How does this ideologically function in South Africa? The church depoliticises so-cial and structural problems, such as poverty, through this concept of personal re-sponsibility. It shifts these problems from their political context to individual peo-ple who cannot drive structural changes in their personal capacities.

In consequence, this does not only distract the congregation from actively engag-ing in politics and civic issues but also ideologically exonerate corrupt leaders in both private and public sector from political responsibility as well as from the po-tential wrath of an angry citizenry.

On the other hand, religion remains a political tool of its own nature which does not necessarily fulfil the spiritual needs of its followers. At worse, it has been em-ployed mainly to sustain capitalist relations between the church and its congrega-tion either for ideological or financial purposes while claiming moral legitimacy because of its association with the image of God.

In the words of an American anthropologist, James Ferguson, ‘claims to moral purpose have enormous power in their ability to naturalise authority’.

Many African activists, and proponents of black liberation theology, such as James Cone, who led the emancipation of black people through intellectual and cultural traditions believe that the connection between politics and religion remains in-separable.

As a leading historian, Henrik Clarke, once noted, ‘Religion is the organization of spirituality into something that became the hand maiden of conquerors. Nearly all religions were brought to people and imposed on people by conquerors and used as the framework to control their minds.’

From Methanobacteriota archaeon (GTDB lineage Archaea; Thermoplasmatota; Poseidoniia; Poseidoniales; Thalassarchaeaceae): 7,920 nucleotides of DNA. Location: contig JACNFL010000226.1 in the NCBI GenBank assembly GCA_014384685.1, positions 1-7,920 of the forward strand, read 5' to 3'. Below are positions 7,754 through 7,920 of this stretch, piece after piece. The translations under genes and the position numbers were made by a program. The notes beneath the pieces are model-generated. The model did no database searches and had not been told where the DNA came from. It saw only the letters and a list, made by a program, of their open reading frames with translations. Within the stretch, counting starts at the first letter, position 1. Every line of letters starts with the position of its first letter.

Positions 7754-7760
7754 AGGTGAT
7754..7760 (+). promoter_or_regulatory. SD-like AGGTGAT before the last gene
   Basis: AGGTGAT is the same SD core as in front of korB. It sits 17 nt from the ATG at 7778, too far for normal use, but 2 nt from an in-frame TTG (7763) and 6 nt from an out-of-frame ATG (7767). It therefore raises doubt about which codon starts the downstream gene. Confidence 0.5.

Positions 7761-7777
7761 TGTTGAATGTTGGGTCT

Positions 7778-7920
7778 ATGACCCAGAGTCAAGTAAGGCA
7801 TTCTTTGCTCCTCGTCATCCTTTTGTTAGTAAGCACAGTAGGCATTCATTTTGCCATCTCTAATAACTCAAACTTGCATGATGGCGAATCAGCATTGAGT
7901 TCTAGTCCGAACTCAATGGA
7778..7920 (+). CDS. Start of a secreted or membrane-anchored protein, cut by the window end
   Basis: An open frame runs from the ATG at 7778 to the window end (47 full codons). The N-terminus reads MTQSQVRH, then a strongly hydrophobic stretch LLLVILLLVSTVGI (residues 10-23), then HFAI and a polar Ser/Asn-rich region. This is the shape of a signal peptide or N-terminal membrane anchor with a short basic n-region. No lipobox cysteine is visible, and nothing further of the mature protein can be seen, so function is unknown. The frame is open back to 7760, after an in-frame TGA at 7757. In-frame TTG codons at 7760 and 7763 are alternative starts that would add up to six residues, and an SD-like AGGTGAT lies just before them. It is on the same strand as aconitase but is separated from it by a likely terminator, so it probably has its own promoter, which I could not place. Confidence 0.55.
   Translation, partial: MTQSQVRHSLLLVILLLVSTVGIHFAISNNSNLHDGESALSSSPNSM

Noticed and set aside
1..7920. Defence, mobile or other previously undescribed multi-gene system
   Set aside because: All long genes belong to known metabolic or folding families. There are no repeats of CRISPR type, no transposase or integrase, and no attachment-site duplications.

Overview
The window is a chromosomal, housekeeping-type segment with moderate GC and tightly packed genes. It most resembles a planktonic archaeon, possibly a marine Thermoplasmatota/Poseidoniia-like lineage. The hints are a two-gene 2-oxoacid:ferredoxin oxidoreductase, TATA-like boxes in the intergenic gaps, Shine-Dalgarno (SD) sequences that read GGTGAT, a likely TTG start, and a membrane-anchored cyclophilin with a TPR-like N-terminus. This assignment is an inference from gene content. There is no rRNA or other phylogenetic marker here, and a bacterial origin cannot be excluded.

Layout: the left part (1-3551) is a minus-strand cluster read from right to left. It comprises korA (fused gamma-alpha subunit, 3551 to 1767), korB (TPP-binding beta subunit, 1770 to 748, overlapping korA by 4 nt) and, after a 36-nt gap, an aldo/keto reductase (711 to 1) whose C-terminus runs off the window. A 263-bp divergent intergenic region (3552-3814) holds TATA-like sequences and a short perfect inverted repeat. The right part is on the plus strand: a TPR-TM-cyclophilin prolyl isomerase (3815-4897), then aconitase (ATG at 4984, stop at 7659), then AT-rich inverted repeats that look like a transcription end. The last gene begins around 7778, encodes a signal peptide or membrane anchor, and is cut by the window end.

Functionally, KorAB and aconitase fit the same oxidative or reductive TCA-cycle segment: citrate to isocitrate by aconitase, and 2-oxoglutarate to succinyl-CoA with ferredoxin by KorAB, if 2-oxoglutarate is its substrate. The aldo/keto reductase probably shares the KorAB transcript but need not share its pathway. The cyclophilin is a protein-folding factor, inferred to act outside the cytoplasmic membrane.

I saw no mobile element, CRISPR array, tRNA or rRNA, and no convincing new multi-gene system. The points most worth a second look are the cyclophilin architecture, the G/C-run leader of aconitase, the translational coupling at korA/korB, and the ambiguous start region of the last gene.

Although the link between government corruption and the rise of these bogus spir-itualists looks very opaque because it is not necessarily coordinated, it is not less powerful.

By virtue of struggling to correct historical injustices, as well as allowing corrup-tion to become the fulcrum of development, the ANC government has created a favourable environment for the growth of corrupt spiritualists who prey on the vulnerability of the suffering who also face exploitation at the hands of white-owned companies.

Although the image of God – and its abuse – take the centre stage in this power dynamic, this remains a political question. It pushes political responsibility into the hands of the ANC which has betrayed the struggle for the economic emancipa-tion of our African people, especially women, who bear the large scars of its tyr-anny.

Culturally, these rapidly escalating moral decadence remains a damning indict-ment of the party’s lack of leadership in our society, especially its failure to con-struct a new cultural identity to unite different tribes and races in South Africa.

The appalling stories of Bushiri and Omotoso interrupt the dominant assumption that South Africa made a radical rupture with its colonial past by highlighting the continuing patterns of religious indoctrination which facilitated the destruction of African spirituality and cultures.

As Clarke decried, ‘Our church was an imitation of the White church. All we did is to modify the old trap. We didn't change the images, we became more comforta-ble within the trap. We didn't change the images, we changed some of the con-cepts of the images, but the images remained the same. So, the mis-education that gave us a slave mentality had been altered. But it remained basically the same.’

Metji Makgoba is a Commonwealth Scholar at Cardiff University and writes in his ideological capacity.